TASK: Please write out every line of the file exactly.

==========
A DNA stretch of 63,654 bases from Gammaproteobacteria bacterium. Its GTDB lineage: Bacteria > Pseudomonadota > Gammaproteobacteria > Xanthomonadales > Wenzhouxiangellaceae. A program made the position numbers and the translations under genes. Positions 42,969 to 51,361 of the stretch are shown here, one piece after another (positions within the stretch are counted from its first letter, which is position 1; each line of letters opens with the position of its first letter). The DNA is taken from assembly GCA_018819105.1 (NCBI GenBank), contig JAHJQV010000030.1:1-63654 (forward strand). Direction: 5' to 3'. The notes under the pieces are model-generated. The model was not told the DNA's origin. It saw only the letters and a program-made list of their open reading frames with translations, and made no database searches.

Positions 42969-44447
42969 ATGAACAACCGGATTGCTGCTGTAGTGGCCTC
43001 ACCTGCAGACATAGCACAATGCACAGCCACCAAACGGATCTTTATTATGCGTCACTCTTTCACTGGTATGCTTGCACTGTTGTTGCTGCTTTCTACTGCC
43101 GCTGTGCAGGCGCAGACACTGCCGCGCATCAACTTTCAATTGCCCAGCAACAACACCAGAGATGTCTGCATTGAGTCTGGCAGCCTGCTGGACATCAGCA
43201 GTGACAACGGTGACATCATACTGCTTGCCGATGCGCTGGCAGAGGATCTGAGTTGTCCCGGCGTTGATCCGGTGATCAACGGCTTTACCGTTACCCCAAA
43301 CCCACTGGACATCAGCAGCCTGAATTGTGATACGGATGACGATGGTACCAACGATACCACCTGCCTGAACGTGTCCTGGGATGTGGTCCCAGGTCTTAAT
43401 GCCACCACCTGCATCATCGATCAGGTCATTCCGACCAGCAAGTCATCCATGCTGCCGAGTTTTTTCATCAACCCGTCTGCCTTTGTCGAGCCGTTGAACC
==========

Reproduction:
A DNA stretch of 63,654 bases from Gammaproteobacteria bacterium. Its GTDB lineage: Bacteria > Pseudomonadota > Gammaproteobacteria > Xanthomonadales > Wenzhouxiangellaceae. A program made the position numbers and the translations under genes. Positions 42,969 to 51,361 of the stretch are shown here, one piece after another (positions within the stretch are counted from its first letter, which is position 1; each line of letters opens with the position of its first letter). The DNA is taken from assembly GCA_018819105.1 (NCBI GenBank), contig JAHJQV010000030.1:1-63654 (forward strand). Direction: 5' to 3'. The notes under the pieces are model-generated. The model was not told the DNA's origin. It saw only the letters and a program-made list of their open reading frames with translations, and made no database searches.

Positions 42969-44447
42969 ATGAACAACCGGATTGCTGCTGTAGTGGCCTC
43001 ACCTGCAGACATAGCACAATGCACAGCCACCAAACGGATCTTTATTATGCGTCACTCTTTCACTGGTATGCTTGCACTGTTGTTGCTGCTTTCTACTGCC
43101 GCTGTGCAGGCGCAGACACTGCCGCGCATCAACTTTCAATTGCCCAGCAACAACACCAGAGATGTCTGCATTGAGTCTGGCAGCCTGCTGGACATCAGCA
43201 GTGACAACGGTGACATCATACTGCTTGCCGATGCGCTGGCAGAGGATCTGAGTTGTCCCGGCGTTGATCCGGTGATCAACGGCTTTACCGTTACCCCAAA
43301 CCCACTGGACATCAGCAGCCTGAATTGTGATACGGATGACGATGGTACCAACGATACCACCTGCCTGAACGTGTCCTGGGATGTGGTCCCAGGTCTTAAT
43401 GCCACCACCTGCATCATCGATCAGGTCATTCCGACCAGCAAGTCATCCATGCTGCCGAGTTTTTTCATCAACCCGTCTGCCTTTGTCGAGCCGTTGAACC